October 23, 2004
Chicago Sun-Times
Top Critic

Still the best action movie I've ever seen.

Full Review… | August 21, 2013
Cinema Crazed

A gripping thriller.

Full Review… | April 6, 2013
Ozus' World Movie Reviews

...ultimately comes off as an above-average thriller that's elevated by the inclusion of several electrifying sequences and an expectedly charismatic turn from Steve McQueen.

Full Review… | June 28, 2009
Reel Film Reviews

The Getaway scores a triple play: It's a good character examination, a good relationship study, and a good action flick.

Full Review… | March 5, 2007
Movie Metropolis

Audience Reviews for The Getaway


Steve McQueen and Ali Macgraw light it up in this unusual tale wherein the bad guys and gals are the best thing going, in true Peckinpah style. Vibrant with charisma, this feels as fresh as if they shot it yesterday. Simply loved this.

Kevin M. Williams
Kevin M. Williams

Super Reviewer

Sam Peckinpah's visceral direction was unique in the sense that he always managed to craft pictures that were riveting, tense, brutal and exciting. Often imitated, but never matched, Peckinpah's was a director that knew how to successfully craft a picture that struck a chord with its audience, and he always managed to steadily build up the tension. I've previously only seen Straw Dogs, and that film was a highly memorable picture that was hard to forget. That is the case with The Getaway, managing to be a riveting cinematic experience with effective, pulse pounding direction from a standout director and elevated by a powerful cast that is headed by the late great Steve McQueen, who delivers one of his finest performances of his career. What makes the Getaway work so well is the taut direction, the steady pace of the story that takes its time to set things up so that you are drawn more and more into the film, and the great performances. The Getaway manages to be a riveting heist picture, one that ranks among the finest in the genre, as well as being one of the classics that has yet to be matched. Peckinpah is a skilled craftsman when it comes to making great movies, and with this film, he pulls out every trick to create something that is highly engaging from start to finish. The Getaway is a tense, action packed thriller, one that is a standout picture well worth your time. I very much enjoyed this picture and I highly recommend this film to anyone looking for a blistering heist film to watch. With effective direction, and memorable action and phenomenal performances The Getaway is one of the finest heist films ever filmed. Sam Peckinpah is a director who can successfully construct something memorable using the simplest of ideas. If you break down this picture, it's that complex, but it's a film that is brilliantly executed due to a sharp script, great cast and sharp direction.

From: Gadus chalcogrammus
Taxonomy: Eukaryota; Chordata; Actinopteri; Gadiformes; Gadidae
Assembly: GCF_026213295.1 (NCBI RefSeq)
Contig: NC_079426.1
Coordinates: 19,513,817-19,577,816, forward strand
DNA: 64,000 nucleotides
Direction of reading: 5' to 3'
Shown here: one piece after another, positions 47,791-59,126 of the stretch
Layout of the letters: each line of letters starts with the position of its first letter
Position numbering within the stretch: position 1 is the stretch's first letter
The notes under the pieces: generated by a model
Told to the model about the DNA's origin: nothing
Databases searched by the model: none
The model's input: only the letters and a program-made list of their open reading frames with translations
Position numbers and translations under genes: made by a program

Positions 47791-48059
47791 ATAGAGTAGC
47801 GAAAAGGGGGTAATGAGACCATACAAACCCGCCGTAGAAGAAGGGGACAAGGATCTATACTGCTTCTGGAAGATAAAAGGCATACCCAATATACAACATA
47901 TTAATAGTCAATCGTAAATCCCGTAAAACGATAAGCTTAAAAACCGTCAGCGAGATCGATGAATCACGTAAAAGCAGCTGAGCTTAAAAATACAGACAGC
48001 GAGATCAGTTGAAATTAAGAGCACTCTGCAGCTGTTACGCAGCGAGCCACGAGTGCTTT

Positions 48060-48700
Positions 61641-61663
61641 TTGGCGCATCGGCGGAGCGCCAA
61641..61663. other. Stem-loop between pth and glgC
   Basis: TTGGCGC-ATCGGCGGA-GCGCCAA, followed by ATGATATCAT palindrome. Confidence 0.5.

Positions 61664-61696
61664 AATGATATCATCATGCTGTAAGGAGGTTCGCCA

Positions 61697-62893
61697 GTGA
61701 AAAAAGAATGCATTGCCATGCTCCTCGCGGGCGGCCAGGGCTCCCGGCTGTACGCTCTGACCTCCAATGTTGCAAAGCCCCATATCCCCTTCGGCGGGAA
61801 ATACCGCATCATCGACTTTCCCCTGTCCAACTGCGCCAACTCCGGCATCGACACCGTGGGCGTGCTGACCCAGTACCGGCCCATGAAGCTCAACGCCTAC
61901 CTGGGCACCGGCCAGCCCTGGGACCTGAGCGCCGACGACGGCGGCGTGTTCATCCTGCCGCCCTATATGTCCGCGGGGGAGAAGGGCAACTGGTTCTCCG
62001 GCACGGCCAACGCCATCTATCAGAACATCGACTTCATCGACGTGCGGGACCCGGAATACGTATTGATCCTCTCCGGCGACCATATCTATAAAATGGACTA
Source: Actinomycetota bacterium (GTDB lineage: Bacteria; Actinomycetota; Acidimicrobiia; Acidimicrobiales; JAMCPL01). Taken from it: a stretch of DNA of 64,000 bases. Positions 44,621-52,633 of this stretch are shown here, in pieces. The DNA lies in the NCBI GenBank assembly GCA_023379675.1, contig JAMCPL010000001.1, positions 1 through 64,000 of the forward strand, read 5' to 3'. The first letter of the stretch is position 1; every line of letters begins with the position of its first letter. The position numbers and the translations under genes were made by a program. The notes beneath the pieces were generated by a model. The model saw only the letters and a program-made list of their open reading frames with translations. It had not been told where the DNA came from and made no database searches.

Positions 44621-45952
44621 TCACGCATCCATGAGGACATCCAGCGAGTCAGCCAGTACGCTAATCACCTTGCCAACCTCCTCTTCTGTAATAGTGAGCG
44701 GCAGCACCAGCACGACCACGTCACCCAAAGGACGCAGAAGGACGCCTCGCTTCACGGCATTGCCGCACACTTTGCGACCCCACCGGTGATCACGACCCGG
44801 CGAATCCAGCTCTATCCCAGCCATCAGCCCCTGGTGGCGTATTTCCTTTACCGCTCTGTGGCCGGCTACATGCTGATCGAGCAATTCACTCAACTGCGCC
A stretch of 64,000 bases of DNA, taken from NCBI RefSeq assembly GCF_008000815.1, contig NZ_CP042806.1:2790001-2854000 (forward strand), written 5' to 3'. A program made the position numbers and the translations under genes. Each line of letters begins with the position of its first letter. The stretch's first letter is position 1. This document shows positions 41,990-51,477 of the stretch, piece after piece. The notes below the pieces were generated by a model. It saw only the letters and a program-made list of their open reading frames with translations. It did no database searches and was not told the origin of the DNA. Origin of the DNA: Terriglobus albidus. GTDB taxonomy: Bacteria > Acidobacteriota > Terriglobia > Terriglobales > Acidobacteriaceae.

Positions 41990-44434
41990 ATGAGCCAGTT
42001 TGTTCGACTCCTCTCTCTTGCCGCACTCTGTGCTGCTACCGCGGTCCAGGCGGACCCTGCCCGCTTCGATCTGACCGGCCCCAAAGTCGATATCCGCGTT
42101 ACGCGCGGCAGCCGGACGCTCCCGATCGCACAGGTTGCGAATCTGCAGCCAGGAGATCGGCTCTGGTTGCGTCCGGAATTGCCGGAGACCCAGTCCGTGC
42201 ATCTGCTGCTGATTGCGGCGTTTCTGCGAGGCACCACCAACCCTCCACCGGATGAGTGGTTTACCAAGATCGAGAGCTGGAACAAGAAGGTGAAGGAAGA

Alex roy
Alex roy

Super Reviewer

Peckinpah's action flick is well made and original though not one of his best.

Graham Jones
Graham Jones

Super Reviewer